Nutrition Chapter 3: Digestion

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a psychological desire to consume specific food
a psychological sensation that prompts us to eat
a region of the forebrain below the thalamus where visceral sensations, such as hunger and thirst, are regulated
chemical messenger that is secreted into the bloodstream by one of the many glands of the body and acts as a regulator in the physiological processes at a site remote from the gland that secrete it.
group of cells that perform particular set of functions; ex. muscle tissue
two or more tissues performing specific function; ex. esophagus
a group of organs that work together to perform unique function; ex. Gastrointestinal system
Gastrointestinal (GI) tract
a long, muscular tube consisting of several organs: the mought, esophagus, stomach, small intestine, and large intestine; process of digestion, absorption and elimination take place here
a tight ring of muscle separating some of the organs of the GI tract and opening response nerve signals indicating that food is already to pass into the next section
Cephalic phase
earliest phase of digestion in which the brain thinks about and prepares the digestive organs for the consumption of food
a mixture of water, mucus, enzymes and other chemicals that moisten the mouth and food, binds food particles together, and begins the digestion of carbohydrates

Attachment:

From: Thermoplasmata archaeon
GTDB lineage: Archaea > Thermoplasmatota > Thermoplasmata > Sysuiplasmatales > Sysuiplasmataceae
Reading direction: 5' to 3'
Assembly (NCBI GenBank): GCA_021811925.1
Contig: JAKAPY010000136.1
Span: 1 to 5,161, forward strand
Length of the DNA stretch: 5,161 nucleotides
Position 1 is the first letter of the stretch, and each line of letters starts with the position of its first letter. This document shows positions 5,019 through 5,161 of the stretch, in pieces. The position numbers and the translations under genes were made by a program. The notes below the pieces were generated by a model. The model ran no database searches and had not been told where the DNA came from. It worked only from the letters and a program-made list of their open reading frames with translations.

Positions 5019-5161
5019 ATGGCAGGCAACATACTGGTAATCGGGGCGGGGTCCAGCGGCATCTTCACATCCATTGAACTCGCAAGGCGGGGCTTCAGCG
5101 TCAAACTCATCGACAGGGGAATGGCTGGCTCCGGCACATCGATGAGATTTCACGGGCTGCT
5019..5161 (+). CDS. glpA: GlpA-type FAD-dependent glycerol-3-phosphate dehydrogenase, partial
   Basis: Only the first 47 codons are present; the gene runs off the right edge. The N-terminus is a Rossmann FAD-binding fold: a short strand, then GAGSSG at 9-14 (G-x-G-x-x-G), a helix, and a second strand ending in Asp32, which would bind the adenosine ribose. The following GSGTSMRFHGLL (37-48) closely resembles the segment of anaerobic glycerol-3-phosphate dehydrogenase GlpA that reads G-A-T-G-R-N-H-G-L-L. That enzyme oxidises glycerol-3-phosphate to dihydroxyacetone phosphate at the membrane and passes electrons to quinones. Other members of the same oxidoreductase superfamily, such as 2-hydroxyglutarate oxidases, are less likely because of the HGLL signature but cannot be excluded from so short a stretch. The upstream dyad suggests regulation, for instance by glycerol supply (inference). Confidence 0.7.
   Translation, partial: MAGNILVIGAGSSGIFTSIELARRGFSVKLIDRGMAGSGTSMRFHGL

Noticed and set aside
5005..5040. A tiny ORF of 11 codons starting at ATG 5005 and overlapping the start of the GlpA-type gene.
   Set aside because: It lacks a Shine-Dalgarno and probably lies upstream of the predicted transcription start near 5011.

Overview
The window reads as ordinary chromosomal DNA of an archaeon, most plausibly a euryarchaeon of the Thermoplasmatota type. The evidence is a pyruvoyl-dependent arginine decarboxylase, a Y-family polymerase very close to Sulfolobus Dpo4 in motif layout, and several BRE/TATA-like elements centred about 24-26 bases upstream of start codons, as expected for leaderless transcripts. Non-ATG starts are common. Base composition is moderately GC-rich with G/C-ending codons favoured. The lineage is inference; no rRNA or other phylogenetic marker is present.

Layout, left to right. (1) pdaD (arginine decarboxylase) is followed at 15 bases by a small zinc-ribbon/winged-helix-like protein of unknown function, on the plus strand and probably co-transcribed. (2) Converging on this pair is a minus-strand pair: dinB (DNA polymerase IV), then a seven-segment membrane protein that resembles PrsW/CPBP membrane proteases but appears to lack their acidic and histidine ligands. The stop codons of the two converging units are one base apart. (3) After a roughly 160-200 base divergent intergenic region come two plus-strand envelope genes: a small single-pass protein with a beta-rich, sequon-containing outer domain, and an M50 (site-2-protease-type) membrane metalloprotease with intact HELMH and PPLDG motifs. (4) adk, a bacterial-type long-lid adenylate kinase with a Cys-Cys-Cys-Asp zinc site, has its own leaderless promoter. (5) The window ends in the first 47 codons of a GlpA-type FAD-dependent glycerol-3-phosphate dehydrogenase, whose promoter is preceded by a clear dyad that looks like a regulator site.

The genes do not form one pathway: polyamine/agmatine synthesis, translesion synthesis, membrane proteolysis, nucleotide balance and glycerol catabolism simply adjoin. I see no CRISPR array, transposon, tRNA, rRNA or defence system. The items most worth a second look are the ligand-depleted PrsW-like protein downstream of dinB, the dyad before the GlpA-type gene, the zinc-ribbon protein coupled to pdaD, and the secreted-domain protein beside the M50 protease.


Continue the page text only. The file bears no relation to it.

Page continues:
salivary glands
a group of glands found under and behind the tongue and beneath the jaw that release saliva continually, as well as in response to thought, sight, smell or presence of food
a mouthful of chewed moistened food that has been swallowed
muscular tube of the GI tract connecting the back of the mouth to the stomach
waves of squeezing and pushing contractions that move food in one direction through the length of the GI tract
a J-shaped organ where food is partially digested, churned, and held until its release in the small intestine
Gastric juice
acid liquid secreted within the stomach; it contains hydrochloric acid, pepsin, water, and other compounds
a term used to describe the action of unfolding proteins. Proteins must be denatured before they can be digested
semi fluid mass consisting of partially digested food, water, and gastric juices
Small intestine
the longest portion of the GI tract, where most digestion and absorption takes place
a tissue sac beneath the liver that concentrates and stored bile and secretes it into the small intestine
fluid produced by the liver and stored in the gallbladder; it emulsifies fats in the small intestine
an accessory organ located behind the stomach; it secretes digestive enzymes that break down proteins, carbohydrates, and fats
a small lymph vessel located inside of the villi of the small intestine
Brush border
term that describes the microvilli of the small intestines lining. these microvilli tremendously increase the small intestines absorptive capacity
the largest accessory organ of the GI tract and one of the most important organs of the body. Its functions include producing bile, processing nutrient-rich blood from the small intestine, and detoxifying harmful substances